October Bee Notes from the Abbey Beekeeper

The Bee by Emily Dickinson

Like trains of cars on tracks of plush

I hear the level bee:

A jar across the flowers goes,

Their velvet masonry

Withstands until the sweet assault

Their chivalry consumes,

While he, victorious, tilts away

To vanquish other blooms.

His feet are shod with gauze,

His helmet is of gold;

His breast, a single onyx

With chrysoprase, inlaid.

His labour is a chant,

His idleness a tune;

Oh, for a bee’s experience

Of clovers and of noon.


My beekeeping year is winding down. Yesterday I spent a pleasant afternoon cleaning supers with a blow torch. I worked away while keeping one eye on the bees as they flew back and forth from the ivy flowers which are close by. I still have a queenless colony and plan to unite it with a colony I have moved beside it.

Last month I moved the hive in which I caught the August swarm to a neighbour’s garden. I left it there for two or three weeks and then brought it back and placed it with the rest of my hives. I was surprised and dismayed to find many of the older bees returning to the location where I had hived it as a swarm. Clearly, my neighbour’s garden is less than three miles away! The three feet or three miles rule still applies!

I had a case of robbing this year. This is when bees from another, usually stronger colony, rob a weaker one of its supplies.  It is almost impossible to stop once it starts. You will notice it by the intensity of the goings and comings of the bees…their flight is frenetic and the activity at the entrance is intense with bees trying to get in and others desperately trying to keep them out.

It normally starts if you spill honey or syrup near a weak colony. A neighbouring hive gets the taste of it and ploughs on into the weak hive plundering its goods.

The danger is that once they get the taste for this readily available food source they may move on to another colony and plunder it too! The only way to interrupt it is to take the colony that is being robbed away or let it be robbed out and hope the robbers don’t move on to another colony.

It normally only happens to weak colonies which you may be better off without anyway.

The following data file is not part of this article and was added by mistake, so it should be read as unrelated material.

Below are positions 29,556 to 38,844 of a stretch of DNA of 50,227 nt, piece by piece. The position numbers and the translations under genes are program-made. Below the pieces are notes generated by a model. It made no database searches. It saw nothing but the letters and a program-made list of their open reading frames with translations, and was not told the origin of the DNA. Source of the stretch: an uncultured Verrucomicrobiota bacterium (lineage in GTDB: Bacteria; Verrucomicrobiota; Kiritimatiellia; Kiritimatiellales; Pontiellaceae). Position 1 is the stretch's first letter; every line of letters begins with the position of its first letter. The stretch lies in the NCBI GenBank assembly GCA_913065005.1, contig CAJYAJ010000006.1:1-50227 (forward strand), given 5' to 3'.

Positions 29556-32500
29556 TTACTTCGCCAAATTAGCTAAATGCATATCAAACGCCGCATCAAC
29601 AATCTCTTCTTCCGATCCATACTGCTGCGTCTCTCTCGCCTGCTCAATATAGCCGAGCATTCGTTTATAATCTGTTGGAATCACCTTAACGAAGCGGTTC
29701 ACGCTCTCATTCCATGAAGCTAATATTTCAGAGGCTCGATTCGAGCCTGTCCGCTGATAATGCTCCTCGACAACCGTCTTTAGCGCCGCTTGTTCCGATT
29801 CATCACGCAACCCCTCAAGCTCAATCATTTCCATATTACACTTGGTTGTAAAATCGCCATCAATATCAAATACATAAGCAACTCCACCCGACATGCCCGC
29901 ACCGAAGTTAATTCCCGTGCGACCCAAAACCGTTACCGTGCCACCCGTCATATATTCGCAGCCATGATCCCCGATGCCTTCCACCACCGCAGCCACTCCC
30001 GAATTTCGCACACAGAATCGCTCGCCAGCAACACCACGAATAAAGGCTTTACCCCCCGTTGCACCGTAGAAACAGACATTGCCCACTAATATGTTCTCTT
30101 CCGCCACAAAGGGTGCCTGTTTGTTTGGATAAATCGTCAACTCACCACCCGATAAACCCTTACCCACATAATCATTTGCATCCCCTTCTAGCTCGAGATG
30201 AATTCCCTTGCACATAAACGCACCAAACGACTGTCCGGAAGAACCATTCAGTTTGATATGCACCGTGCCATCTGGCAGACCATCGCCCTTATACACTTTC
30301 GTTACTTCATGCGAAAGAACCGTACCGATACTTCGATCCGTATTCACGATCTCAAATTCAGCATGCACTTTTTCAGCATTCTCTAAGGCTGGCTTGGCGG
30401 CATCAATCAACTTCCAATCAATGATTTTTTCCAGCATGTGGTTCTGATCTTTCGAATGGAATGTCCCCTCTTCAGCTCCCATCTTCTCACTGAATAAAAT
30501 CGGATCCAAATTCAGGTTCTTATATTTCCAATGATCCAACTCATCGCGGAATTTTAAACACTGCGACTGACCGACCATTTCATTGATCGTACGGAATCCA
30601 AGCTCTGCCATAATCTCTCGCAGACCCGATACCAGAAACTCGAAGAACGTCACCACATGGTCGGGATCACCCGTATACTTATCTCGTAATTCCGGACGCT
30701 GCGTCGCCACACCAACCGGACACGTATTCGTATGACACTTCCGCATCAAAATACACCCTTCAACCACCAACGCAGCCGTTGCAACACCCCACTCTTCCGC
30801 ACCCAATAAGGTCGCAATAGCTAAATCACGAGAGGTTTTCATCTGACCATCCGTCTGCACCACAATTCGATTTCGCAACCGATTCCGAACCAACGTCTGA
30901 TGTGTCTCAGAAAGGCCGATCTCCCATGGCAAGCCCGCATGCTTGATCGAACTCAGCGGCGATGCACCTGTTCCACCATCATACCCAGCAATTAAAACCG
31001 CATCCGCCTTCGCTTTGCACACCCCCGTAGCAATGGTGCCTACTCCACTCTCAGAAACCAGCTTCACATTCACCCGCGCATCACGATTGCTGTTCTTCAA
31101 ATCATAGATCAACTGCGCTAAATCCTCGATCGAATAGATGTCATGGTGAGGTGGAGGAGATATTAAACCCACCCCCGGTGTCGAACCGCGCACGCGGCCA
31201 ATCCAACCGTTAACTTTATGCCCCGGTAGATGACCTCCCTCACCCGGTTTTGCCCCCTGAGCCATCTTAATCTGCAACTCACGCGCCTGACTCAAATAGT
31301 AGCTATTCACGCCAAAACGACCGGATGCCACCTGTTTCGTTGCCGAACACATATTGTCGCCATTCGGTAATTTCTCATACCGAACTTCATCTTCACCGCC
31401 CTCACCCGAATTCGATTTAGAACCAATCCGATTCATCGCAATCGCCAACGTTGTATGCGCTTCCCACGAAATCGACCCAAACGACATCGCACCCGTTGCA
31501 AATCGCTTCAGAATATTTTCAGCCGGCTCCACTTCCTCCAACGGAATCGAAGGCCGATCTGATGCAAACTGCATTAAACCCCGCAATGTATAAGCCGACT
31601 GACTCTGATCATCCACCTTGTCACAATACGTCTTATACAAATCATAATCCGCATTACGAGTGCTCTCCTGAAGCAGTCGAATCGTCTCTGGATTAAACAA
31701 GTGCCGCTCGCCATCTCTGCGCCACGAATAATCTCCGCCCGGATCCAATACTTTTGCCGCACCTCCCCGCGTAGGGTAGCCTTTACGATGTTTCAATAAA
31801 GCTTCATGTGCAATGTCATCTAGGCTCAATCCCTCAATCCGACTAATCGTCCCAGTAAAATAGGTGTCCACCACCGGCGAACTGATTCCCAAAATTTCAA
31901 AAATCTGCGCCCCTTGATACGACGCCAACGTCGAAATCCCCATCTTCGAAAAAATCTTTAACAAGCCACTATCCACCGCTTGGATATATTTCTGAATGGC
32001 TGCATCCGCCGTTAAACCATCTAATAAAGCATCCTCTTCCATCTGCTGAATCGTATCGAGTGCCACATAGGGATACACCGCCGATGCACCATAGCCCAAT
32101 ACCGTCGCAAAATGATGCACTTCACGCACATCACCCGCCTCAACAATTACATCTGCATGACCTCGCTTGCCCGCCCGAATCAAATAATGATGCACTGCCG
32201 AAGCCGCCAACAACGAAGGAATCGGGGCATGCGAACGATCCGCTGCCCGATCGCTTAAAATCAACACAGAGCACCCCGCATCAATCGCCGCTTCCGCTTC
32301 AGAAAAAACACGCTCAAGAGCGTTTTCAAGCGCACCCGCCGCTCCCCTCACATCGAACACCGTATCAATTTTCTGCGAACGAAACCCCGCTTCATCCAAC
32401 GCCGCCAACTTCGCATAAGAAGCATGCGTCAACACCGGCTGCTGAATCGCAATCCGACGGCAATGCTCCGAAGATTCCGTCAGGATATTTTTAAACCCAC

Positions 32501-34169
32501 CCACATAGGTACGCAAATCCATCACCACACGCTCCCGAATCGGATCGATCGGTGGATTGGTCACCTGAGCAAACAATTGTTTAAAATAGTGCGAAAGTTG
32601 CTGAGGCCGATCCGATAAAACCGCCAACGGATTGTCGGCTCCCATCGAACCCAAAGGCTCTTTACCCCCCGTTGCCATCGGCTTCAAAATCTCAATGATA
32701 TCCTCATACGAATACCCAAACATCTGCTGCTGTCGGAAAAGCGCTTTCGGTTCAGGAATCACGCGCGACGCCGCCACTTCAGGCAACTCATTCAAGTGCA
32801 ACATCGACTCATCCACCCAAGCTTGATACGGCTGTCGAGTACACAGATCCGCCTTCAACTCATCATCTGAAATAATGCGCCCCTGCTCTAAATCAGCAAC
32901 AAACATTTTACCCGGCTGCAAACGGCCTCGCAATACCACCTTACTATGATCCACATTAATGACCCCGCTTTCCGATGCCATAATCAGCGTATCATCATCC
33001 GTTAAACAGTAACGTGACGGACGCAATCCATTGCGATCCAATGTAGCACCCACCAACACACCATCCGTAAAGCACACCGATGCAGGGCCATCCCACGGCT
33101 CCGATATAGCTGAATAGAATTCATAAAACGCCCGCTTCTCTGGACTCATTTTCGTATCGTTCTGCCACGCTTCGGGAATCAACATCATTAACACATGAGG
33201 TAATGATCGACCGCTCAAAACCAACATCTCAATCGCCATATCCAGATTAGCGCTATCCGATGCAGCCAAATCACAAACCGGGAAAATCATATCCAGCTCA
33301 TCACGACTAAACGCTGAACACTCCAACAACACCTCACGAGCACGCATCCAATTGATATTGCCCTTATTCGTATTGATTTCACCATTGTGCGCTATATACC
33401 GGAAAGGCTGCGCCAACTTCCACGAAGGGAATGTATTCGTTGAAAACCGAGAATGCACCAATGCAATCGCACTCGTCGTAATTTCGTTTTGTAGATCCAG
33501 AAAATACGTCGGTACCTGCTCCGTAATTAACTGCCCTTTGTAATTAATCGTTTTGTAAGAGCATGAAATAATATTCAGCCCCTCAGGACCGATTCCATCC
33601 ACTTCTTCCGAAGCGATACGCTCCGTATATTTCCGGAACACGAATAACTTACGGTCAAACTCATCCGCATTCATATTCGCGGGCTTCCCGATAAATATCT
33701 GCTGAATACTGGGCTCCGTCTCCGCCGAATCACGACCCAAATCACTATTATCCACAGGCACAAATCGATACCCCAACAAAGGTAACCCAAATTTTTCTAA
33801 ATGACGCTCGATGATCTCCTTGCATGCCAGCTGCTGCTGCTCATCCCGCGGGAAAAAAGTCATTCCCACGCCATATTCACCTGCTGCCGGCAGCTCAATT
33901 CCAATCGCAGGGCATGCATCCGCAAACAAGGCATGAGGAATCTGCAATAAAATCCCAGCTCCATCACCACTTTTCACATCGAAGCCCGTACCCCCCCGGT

To prevent robbing it is very important

  • not to spill any of the syrup when feeding
  • feed all colonies at the same time and
  • do at dusk when they are all in.
  • Some colonies will clear the feeder by the morning.
  • Putting feeders on generates excitement among the bees and this can alert others to the source of food…especially if it is only on one colony.

It is not too late to feed a good thick syrup…thicker the better as this means there is less water to drive off…and treat for varroa too!

An interesting note on the treatment of varroa appeared in this months Irish Beekeeper.

We know that some varroa mites have developed resistance to Bayvarol. This means that Apiguard is the preferred treatment against the varroa mite.

Originally it was recommended to use a shallow eke with a bee space or two above the tray of Apiguard. Recent research suggests that for effective control  a space of 2.62 inches gives the best results and raise the effectiveness of the product from 78.2% to 92.4%

This study is reported in the Journal of Apicultural Research Vol. 47 (2) pp. 113 – 117.

Summary of article

Varroa destructor can be controlled quite effectively with thmol based products, although environmental factors such as external temperatures can influence their evaporation and thereby their effectiveness. In this experiment we evaluated how the air space in a hive influences the efficacy of the thymol basewd product Apiguard. Three test groups with different volumes  of air above the combs (where Apiguard is placed) were obtained by using normal crown board (bee space 0.65cm) a bee escape frame board (2.85cm) and an inverted high crown board (6.65 cm).

The overall efficiencies of the treatments were  78.3%, 87.6% and 92.4% respectively. The efficacy of the product in the group of hives with the greatest air space  was significantly higher compared to the group with the smallest air space……Our results suggest that a large air space around Apiguard ensures a more constant and more complete thymol sublimation that may increase its efficacy and reduce variability among hives.

Happy Beekeeping.